Plaintiff alleges that, at some point during her life, Maynard listed both Plaintiff and Roney as beneficiaries on her FEGLI life insurance policy. (Compl. at 9.) However, prior to her death, Maynard changed her policy to only list Roney as a beneficiary. Plaintiff strongly suggests that this change occurred as a result of undue influence on the part of Roney. ( Id. at 12-13). When Plaintiff discovered her mother's death and subsequently applied for insurance payments, she was informed that her application was denied and payment had already been made to the named beneficiary. ( Id. at 10.) Bennett complained to OPM and OFEGLI, but both parties allegedly dismissed her complaints. ( Id. at 11-13.) Plaintiff contends that these two actions constitute a breach of OPM and OFEGLI's duty to verify that payment of a life insurance policy is made on establishment of a valid claim (in this case, properly determining whether the change in Maynard's life insurance policy was the result of under influence and therefore not a valid change). ( Id. at 12-13.)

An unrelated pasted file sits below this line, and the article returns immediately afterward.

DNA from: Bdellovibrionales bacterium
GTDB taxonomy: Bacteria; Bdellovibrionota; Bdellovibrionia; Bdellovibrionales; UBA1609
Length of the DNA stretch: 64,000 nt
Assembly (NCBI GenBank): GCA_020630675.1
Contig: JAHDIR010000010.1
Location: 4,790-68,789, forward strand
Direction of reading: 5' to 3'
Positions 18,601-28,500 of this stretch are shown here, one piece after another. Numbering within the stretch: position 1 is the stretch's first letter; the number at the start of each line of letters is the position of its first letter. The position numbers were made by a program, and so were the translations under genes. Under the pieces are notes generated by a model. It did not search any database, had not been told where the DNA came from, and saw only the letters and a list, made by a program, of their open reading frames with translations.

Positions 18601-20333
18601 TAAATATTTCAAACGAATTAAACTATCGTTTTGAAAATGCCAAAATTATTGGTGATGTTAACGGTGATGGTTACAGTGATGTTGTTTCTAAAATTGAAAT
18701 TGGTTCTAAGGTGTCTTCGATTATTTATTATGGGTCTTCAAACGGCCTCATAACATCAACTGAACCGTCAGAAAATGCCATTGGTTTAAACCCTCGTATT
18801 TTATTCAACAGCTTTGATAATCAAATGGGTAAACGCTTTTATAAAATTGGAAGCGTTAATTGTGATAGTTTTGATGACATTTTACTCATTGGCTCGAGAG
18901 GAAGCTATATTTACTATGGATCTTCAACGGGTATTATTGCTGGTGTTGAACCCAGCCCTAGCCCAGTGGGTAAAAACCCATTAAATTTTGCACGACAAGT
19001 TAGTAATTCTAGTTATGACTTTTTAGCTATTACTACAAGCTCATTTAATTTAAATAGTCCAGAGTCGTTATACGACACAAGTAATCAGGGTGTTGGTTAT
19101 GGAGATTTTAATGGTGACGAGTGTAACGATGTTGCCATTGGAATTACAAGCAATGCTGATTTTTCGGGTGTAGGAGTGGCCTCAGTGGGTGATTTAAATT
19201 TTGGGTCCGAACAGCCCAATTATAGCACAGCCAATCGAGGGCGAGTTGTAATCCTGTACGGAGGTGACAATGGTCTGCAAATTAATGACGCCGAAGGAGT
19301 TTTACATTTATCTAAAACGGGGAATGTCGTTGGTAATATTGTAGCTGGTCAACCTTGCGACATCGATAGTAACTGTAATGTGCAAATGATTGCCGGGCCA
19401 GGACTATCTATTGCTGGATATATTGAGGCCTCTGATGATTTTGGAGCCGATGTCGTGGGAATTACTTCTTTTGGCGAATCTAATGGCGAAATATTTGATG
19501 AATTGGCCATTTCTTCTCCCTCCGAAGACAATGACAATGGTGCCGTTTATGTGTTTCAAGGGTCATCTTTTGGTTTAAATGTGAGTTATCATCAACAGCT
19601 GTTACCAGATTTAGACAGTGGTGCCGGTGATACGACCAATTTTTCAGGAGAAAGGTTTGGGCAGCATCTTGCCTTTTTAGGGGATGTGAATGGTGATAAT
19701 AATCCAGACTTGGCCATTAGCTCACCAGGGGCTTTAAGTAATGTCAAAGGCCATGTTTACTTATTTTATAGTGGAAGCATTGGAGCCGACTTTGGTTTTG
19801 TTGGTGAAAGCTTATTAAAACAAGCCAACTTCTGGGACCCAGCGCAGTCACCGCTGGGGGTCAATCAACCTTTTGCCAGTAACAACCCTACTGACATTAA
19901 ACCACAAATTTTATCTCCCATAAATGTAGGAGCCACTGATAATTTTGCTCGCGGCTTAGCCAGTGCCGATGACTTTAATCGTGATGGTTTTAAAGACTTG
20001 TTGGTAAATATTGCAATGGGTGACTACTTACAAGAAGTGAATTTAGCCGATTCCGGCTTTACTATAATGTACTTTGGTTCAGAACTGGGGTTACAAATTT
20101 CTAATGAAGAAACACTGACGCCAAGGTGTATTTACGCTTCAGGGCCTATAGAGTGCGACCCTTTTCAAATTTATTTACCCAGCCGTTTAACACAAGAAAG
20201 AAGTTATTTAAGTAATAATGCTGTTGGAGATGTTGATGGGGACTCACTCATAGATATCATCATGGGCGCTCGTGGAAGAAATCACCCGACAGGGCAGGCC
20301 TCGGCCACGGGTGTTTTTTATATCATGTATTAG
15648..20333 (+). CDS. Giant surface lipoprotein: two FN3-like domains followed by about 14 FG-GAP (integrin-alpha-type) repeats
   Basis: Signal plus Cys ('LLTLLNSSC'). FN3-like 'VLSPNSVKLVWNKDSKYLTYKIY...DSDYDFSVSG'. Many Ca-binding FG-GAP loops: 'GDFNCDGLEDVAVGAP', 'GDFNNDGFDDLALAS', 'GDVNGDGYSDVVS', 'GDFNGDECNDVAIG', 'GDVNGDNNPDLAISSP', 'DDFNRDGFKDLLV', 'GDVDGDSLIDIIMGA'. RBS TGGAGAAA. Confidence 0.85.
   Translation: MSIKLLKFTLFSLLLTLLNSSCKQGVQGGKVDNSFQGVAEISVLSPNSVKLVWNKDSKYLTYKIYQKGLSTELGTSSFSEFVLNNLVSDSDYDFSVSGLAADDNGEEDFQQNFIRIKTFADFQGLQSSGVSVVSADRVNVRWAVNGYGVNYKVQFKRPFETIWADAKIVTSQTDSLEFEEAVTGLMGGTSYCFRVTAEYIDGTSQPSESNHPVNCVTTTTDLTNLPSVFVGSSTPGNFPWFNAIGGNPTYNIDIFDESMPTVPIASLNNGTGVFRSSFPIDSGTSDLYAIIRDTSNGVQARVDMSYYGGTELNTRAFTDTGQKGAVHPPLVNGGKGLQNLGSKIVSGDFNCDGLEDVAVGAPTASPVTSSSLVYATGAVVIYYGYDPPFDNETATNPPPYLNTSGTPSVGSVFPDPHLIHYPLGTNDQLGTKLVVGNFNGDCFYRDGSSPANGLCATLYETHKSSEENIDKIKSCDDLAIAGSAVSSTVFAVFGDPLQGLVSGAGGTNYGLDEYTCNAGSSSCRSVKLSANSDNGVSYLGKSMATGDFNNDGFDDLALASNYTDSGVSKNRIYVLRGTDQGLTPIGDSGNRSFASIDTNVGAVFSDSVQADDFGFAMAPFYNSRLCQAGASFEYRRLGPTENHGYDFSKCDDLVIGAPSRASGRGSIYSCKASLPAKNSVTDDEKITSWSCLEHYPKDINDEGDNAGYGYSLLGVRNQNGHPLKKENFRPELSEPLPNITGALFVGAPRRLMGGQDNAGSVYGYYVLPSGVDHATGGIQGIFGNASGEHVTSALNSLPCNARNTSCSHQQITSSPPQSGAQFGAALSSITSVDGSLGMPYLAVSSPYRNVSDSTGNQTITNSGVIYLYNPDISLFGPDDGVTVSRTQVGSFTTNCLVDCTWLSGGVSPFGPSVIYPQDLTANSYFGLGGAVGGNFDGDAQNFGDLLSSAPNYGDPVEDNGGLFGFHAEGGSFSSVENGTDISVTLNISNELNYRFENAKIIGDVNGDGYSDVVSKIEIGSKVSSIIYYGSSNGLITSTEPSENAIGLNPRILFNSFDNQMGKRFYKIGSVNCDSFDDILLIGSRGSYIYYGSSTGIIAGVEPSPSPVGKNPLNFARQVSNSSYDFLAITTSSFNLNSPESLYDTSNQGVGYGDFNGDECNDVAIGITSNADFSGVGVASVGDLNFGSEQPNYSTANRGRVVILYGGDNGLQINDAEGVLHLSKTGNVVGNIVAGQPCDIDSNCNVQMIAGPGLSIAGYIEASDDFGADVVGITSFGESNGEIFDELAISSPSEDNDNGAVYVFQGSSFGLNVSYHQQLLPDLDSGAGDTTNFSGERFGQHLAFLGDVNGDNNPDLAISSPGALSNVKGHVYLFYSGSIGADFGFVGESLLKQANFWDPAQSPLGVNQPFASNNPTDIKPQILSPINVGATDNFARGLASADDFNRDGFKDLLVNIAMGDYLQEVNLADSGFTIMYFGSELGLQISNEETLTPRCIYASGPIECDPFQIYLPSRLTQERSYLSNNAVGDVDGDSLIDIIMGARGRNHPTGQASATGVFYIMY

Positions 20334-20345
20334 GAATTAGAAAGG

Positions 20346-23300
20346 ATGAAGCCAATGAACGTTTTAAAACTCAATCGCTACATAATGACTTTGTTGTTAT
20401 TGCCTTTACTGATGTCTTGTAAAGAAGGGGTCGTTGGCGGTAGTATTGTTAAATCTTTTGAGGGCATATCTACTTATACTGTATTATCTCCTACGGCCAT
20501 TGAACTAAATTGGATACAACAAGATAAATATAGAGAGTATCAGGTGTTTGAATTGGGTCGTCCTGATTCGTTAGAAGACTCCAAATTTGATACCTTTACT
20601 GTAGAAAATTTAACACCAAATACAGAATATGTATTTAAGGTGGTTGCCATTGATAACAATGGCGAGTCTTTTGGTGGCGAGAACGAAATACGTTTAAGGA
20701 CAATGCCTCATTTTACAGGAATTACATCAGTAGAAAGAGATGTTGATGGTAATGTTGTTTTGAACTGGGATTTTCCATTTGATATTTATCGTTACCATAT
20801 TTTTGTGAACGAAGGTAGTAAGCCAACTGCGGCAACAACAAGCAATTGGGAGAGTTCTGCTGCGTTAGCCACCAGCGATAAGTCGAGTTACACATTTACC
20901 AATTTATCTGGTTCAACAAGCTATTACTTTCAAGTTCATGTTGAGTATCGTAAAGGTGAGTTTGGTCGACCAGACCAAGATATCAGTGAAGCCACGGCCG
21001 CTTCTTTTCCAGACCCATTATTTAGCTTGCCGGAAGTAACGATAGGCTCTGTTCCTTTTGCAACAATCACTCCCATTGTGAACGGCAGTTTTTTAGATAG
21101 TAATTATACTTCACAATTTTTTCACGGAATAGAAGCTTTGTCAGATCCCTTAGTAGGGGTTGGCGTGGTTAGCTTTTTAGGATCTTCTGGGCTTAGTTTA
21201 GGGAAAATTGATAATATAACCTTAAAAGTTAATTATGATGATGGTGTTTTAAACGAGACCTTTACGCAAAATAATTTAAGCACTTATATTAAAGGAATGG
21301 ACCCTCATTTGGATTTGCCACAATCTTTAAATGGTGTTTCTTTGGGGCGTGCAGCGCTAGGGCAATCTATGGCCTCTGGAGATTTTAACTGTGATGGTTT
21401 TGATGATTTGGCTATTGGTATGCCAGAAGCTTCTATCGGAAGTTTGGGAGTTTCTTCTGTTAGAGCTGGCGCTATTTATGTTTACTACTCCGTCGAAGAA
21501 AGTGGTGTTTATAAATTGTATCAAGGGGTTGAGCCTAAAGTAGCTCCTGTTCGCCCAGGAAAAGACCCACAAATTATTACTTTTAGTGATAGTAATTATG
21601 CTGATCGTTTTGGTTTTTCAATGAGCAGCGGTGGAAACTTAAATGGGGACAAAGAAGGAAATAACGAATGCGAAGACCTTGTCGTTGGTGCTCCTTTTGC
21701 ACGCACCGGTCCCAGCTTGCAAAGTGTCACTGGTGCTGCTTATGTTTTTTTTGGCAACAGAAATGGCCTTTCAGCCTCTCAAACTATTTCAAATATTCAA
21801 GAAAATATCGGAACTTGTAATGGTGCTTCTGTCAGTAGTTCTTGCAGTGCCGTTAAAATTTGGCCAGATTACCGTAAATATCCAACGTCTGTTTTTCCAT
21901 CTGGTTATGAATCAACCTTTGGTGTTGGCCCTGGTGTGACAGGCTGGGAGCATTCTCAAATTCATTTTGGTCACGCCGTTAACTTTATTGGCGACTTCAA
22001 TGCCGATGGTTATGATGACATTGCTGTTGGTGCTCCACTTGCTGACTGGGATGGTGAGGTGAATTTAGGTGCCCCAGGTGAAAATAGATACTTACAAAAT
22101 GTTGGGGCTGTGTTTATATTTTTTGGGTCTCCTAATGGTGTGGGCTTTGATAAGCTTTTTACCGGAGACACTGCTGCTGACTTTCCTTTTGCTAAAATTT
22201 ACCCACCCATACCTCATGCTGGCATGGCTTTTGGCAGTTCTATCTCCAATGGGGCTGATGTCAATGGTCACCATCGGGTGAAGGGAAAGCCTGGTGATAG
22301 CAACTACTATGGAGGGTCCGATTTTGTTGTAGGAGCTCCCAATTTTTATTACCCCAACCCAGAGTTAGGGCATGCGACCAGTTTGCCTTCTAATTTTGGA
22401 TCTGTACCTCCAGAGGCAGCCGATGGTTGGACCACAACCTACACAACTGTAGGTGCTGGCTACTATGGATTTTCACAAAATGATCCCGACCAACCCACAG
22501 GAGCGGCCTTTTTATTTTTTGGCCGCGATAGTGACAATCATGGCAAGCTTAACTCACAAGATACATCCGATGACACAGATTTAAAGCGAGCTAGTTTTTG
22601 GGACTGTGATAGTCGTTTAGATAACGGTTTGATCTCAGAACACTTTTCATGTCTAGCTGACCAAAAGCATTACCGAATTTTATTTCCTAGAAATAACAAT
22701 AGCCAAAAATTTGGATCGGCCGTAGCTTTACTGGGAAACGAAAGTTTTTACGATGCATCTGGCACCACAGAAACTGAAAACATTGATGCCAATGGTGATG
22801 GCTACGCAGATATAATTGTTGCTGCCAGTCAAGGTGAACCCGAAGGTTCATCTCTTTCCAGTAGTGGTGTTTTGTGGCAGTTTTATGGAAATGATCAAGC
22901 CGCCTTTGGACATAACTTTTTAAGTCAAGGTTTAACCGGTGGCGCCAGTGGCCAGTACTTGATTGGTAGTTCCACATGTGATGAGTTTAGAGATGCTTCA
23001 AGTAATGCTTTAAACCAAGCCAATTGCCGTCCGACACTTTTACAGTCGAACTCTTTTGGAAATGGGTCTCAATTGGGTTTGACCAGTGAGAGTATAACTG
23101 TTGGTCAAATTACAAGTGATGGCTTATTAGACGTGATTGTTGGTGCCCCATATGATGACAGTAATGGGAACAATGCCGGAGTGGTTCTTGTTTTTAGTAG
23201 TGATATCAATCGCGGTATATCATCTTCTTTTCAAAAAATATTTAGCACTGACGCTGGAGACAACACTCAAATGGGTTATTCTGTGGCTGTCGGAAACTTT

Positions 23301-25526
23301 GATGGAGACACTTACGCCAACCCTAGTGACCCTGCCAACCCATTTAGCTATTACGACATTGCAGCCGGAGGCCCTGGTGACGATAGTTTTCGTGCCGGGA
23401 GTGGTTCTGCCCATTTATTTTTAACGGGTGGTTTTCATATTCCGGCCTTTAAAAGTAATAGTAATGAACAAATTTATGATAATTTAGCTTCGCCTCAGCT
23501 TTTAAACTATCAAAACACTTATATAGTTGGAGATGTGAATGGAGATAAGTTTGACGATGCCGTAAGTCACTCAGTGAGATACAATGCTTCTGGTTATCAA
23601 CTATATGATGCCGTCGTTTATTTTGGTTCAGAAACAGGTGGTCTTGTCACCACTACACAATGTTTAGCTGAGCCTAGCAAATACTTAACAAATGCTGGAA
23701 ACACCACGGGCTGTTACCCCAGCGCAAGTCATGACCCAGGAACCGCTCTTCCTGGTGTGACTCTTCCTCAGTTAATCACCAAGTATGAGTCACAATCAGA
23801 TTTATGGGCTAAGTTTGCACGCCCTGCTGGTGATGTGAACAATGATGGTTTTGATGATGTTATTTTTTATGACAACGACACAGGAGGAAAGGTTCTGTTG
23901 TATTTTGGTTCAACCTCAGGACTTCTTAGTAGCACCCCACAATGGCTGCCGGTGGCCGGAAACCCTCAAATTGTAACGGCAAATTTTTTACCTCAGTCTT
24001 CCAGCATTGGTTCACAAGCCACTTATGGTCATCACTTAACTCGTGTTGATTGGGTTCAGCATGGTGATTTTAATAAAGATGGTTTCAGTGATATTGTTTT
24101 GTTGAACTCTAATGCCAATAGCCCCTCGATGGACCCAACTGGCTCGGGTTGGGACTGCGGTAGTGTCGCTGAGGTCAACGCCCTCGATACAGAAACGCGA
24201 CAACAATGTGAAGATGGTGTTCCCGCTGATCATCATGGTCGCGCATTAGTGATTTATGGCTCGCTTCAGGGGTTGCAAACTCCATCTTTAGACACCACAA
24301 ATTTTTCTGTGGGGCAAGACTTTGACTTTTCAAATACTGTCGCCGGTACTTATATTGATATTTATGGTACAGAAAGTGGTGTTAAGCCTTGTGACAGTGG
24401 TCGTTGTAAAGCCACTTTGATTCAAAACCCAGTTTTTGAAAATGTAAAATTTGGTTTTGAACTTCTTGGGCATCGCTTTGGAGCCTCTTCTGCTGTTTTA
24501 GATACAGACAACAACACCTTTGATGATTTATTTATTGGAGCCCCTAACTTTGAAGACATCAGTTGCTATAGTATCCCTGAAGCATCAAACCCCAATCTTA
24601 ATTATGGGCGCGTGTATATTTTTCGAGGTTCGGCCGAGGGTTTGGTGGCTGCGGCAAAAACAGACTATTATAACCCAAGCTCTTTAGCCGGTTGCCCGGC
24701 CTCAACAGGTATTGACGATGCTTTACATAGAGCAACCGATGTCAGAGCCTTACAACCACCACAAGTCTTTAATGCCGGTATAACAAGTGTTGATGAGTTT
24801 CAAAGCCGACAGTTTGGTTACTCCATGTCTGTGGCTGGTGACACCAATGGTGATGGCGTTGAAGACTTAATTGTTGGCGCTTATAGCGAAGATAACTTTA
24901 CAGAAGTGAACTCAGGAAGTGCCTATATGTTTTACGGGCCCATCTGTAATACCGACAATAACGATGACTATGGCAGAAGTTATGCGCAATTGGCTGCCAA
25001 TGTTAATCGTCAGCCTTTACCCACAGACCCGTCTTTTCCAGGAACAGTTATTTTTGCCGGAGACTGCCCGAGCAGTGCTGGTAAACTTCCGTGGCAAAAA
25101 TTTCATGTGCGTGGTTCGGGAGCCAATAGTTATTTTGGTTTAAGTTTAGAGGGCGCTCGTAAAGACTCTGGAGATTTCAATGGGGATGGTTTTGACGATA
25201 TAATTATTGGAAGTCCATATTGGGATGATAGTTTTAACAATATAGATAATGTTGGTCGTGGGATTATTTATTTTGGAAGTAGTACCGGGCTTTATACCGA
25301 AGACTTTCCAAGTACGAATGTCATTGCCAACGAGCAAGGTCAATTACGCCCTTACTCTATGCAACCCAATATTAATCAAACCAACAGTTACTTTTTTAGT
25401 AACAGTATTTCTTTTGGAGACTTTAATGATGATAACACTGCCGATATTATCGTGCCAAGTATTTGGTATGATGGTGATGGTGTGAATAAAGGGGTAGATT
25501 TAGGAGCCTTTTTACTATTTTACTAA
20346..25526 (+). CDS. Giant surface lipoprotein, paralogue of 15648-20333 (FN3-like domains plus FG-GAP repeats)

This Court must liberally construe complaints filed by pro se litigants, to allow them to fully develop potentially meritorious cases. See, e.g., Craz v. Beto , 401, U.S. 319 (1972). However, this requirement of liberal construction does not mean that the Court can ignore a clear failure in the pleadings. Weller v. Dep't of Social Servs. , 901 F.2d 387 (4th Cir. 1990)

OPM seeks dismissal pursuant to two Federal Rules of Civil Procedure: 12(b)(1) for lack of subject matter jurisdiction and 12(b)(6) for failure to state a claim[3] When a defendant raises a 12(b)(1) challenge to a plaintiff's claim, "the burden of proving subject matter jurisdiction is on the plaintiff." Richmond, Fredricksburg & Potomac R.R. Co. v. United States , 945 F.2d 765, 768 (4th Cir. 1991) (citing Adams v. Bain , 697 F.2d 1213, 1219 (4th Cir. 1982)). "In determining whether jurisdiction exists, the district court is to regard the pleadings' allegations as mere evidence on the issue, and may consider evidence outside the pleadings without converting the proceeding to one for summary judgment, " though the court will apply the standard applicable to a motion for summary judgment. Id. The movant will prevail "only if the material jurisdictional facts are not in dispute and the moving party is entitled to prevail as a matter of law." Id. (citing Trentacosta v. Frontier Pacific Aircraft Indus. , 813 F.2d 1553, 1558 (9th Cir. 1987)).